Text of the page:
Whole30 — 30 Days — 90 Meals
On July 5th I started the Whole30. I started on that day because I wanted to enjoy the huge spread of completely non-compliant foods at a friends Fourth of July party. Today is Day 30. I made it! I didn’t cheat. I didn’t slip. I actually eat thirty days, ninety meals of Whole30 food.
Whole30 is a very new type of diet. It kind of started in 2012 with a book published by Melissa Hartwig — the book details the science of food. The Whole30 is explained in great detail by Hartwig’s 2015 book, Whole30®: The 30-Day Guide to Total Health and Food Freedom.
In her book, Hartwig basically explains there are some dubious food groups that are scientifically proven to cause problems to our bodies. Those foods are:
- Grains (wheat, corn, rice, etc.)
- Dairy (milk, cheese, and so forth)
- Legumes (think beans, includes soy)
- Sugar (the kind that gets added to just about everything, not the kind you get in fruit)
- MSG, sulfites, carrageenan
Here’s a full list of the Whole30 rules, in case you’re curious.
By eliminating these foods and ingredients from your diet for thirty days, you will essentially have cleansed your body from nearly all harmful effects that are brought about by them.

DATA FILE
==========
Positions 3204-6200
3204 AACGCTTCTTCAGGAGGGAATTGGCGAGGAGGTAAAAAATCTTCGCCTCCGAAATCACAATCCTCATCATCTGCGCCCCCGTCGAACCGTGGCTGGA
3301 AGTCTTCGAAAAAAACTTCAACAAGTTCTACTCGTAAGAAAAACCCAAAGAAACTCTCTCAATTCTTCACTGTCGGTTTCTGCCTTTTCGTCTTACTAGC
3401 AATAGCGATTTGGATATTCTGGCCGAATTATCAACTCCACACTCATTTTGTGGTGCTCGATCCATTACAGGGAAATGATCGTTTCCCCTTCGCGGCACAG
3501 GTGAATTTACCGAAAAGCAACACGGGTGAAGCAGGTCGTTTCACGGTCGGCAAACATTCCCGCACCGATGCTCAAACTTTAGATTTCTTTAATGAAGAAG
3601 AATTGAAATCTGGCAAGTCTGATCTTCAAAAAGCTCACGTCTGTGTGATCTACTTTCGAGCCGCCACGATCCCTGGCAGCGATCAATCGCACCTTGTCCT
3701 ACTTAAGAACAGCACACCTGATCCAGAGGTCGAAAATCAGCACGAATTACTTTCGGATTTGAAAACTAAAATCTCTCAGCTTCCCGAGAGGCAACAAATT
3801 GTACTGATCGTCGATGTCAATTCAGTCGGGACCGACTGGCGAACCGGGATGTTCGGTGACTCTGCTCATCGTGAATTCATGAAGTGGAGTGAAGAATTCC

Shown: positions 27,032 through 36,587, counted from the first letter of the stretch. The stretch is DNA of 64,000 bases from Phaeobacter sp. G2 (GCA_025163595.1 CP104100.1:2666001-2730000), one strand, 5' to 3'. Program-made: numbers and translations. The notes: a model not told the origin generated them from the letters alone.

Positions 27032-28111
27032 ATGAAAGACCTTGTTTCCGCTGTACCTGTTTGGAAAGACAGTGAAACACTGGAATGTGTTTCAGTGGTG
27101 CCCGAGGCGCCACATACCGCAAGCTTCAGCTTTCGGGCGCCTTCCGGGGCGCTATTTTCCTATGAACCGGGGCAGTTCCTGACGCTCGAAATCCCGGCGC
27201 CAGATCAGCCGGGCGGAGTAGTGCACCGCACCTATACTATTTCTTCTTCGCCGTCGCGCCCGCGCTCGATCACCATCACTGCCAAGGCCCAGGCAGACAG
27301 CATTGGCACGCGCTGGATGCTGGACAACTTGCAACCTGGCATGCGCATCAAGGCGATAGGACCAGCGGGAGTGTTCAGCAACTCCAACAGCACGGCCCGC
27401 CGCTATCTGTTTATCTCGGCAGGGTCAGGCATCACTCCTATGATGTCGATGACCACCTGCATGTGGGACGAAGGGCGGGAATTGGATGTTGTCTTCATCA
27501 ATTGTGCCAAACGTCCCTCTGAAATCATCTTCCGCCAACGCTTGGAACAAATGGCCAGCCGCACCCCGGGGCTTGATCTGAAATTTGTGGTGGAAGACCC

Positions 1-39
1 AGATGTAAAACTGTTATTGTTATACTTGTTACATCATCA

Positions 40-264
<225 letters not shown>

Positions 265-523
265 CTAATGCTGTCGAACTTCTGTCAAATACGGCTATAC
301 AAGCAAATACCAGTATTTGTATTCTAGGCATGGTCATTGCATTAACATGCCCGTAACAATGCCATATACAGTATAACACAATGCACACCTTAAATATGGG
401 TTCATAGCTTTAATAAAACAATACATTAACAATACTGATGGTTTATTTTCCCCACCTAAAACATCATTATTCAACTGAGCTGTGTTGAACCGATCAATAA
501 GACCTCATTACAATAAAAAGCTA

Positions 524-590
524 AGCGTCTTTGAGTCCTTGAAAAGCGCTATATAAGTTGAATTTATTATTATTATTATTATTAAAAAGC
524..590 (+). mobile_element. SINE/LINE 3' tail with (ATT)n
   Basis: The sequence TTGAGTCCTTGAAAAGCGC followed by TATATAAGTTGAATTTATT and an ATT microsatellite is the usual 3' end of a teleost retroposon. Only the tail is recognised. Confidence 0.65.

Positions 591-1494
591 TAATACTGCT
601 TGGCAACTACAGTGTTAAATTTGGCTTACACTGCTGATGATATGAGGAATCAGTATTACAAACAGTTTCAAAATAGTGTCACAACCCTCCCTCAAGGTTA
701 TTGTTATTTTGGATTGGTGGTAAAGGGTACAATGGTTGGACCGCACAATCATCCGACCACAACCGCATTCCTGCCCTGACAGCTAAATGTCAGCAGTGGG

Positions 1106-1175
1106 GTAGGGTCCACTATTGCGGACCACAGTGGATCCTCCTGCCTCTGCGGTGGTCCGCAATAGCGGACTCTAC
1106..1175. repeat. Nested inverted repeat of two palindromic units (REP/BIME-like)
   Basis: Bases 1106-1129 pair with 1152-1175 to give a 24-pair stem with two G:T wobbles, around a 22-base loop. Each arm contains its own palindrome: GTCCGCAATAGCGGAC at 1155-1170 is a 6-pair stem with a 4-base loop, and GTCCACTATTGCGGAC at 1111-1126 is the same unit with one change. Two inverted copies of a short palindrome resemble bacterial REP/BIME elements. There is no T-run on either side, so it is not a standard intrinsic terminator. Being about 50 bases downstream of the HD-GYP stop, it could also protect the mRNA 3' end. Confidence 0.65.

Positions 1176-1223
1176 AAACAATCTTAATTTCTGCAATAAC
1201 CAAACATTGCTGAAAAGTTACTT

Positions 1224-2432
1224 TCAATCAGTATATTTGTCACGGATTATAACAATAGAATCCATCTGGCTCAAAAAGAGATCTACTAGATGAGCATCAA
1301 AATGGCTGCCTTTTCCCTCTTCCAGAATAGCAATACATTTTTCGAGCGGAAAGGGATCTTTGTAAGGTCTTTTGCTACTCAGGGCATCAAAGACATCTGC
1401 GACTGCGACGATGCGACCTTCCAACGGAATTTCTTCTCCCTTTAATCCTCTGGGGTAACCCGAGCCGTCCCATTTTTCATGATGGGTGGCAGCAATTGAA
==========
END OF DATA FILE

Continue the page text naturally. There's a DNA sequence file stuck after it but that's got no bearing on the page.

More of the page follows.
Most of us are probably sensitive in at least a small way to one or more of these food groups. The goal of the diet is to really find out just how much. Once the thirty days is over, the plan suggest adding each one back in, individually and systematically to figure out if and by what degree they affect you.
I don’t think I’m sensitive to any of these food groups, but you can do this diet for a variety of other reasons:
- lose weight
- cook at home more
- save money
- get control over eating habits
- learn to love natural foods